The ability to leave when one wants to doesn’t degrade the institution of marriageby Stephanie Boland / July 25, 2018 / Leave a comment
It may seem perverse to argue that it ought to be easier to leave an institution into which one, ostensibly, should enter for life. That is, of course, until one learns the exact nature of Britain’s bizarre divorce laws.
Take Tini Owens, for instance, a 66-year-old woman who has been petitioning for a divorce from her husband of 40 years. The predicament is relatively simple: Owens says that she feels locked in a “loveless” marriage. With her children now grown up, she is ready to end the relationship which has brought her long years of unhappiness.
Her husband disagrees. He believes they have years of happiness left together, and does not want a divorce.
A series of lawyers are on her side. The law, for now, is on his.
What the law says
To get a divorce in England or Wales, a couple must fulfil the following criteria: They must have been married for at least a year. They must believe that the marriage has irrevocably broken down. They must have either an instance of adultery (unless they have continued to live together for six months or longer since the adultery was revealed), unreasonable behaviour (which might include physical or verbal abuse, drug use or “refusing to pay for housekeeping”) or desertion (for at least two years in the past 2.5).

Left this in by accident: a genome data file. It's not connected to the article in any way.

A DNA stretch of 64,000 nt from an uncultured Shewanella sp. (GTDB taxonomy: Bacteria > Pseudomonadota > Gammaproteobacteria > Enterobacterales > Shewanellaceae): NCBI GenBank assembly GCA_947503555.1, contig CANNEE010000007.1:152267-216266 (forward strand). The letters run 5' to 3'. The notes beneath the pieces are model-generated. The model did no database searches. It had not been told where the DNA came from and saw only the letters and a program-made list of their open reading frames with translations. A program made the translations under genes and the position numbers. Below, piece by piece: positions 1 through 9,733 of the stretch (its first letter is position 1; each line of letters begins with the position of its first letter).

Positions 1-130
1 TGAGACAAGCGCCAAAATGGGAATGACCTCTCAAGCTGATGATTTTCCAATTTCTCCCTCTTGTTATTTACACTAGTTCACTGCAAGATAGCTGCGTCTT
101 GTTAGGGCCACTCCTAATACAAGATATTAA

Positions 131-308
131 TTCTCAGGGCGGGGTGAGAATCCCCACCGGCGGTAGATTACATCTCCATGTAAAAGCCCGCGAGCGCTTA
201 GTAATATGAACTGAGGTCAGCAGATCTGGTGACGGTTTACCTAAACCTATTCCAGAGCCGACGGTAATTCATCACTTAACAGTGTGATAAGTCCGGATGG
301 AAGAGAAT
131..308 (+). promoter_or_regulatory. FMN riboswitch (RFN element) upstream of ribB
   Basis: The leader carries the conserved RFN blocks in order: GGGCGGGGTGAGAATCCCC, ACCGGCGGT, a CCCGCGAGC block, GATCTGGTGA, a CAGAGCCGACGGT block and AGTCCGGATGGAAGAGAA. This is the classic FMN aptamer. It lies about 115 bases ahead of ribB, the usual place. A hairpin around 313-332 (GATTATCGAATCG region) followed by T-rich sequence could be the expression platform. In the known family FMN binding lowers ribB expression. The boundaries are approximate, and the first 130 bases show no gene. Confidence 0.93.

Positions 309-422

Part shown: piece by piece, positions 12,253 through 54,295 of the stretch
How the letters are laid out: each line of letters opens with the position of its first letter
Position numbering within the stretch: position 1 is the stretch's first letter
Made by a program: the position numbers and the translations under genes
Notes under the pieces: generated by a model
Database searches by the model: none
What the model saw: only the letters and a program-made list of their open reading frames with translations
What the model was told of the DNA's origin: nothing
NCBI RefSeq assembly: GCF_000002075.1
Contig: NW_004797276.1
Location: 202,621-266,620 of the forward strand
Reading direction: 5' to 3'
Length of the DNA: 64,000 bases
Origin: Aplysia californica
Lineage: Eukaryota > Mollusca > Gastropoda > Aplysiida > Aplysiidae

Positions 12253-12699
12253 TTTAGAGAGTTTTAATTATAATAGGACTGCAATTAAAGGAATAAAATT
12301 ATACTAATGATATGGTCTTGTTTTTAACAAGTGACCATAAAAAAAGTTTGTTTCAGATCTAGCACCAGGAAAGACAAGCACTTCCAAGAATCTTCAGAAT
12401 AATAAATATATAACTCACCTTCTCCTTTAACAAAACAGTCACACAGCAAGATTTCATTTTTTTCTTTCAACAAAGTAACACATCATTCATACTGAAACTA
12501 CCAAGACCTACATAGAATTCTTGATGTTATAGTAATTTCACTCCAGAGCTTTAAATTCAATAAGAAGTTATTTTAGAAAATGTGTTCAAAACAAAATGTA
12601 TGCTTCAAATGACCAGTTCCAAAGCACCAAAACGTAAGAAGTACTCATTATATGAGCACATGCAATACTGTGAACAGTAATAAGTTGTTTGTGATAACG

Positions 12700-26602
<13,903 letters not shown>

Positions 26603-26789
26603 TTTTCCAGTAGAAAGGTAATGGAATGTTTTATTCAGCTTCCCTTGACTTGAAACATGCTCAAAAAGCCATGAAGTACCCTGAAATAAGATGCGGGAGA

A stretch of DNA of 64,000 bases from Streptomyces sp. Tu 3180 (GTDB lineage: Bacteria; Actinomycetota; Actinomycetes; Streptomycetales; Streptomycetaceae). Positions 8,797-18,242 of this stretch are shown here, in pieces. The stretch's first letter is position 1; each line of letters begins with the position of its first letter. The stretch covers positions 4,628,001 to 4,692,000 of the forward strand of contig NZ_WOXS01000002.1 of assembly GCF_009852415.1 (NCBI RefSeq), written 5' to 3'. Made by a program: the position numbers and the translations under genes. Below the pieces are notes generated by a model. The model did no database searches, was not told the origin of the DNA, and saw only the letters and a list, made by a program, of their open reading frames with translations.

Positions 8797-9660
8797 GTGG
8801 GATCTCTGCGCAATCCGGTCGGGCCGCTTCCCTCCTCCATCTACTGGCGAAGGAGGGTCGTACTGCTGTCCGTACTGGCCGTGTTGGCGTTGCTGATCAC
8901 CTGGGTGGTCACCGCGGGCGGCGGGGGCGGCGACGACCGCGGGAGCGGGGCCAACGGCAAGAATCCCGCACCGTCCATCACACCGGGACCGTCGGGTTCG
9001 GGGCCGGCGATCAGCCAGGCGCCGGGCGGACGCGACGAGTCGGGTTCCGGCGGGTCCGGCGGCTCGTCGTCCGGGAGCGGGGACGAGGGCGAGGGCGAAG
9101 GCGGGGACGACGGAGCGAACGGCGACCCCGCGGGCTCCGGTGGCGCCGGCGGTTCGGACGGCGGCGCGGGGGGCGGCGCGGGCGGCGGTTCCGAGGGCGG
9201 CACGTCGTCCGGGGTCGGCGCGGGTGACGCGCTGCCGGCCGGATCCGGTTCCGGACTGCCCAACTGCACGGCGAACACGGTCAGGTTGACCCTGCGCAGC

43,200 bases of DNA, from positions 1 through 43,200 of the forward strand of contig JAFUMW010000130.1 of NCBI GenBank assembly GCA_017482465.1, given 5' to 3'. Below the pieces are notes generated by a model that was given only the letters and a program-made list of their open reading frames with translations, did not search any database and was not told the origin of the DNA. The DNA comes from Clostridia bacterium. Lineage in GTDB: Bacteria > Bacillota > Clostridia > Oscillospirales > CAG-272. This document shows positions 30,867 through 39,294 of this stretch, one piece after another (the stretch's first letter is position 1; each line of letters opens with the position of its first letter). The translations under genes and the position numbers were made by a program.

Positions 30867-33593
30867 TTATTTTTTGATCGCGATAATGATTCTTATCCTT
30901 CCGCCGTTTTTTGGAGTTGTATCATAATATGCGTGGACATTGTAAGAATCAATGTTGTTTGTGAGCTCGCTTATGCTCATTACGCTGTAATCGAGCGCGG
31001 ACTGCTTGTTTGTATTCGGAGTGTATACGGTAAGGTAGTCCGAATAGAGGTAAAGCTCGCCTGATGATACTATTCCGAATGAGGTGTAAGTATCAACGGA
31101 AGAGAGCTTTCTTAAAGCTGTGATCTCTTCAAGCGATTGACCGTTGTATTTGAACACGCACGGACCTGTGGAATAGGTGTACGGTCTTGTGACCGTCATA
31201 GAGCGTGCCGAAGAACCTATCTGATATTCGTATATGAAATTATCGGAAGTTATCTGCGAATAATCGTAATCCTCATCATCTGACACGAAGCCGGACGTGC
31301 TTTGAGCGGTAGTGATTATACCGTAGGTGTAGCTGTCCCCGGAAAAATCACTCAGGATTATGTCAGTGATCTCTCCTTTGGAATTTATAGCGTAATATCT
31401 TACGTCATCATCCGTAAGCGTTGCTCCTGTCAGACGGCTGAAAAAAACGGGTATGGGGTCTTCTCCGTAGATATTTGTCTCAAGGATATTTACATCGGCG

A divorce may also be granted if the couple has been separated for two years (as long as both consent to the divorce) or five years (if one party does not).
The result is absurd cases like Owens, in which a clearly unhappy woman comes to court bearing 27 examples of the ways in which she believes her husband has shown unreasonable behaviour, gains the sympathy of several senior judges—Baroness Hale is just one person who has called the laws “unjust”—but cannot, by law, be granted a divorce.
Despite appealing to the Supreme Court, Owens has been told that she cannot be divorce until 2020, when she and her husband will have lived apart for five years.
Dismissing her appeal, Lord Wilson asked if “the law which still governs … divorce remains satisfactory.”
Her solicitor, Simon Beccle, said that the court has missed an opportunity…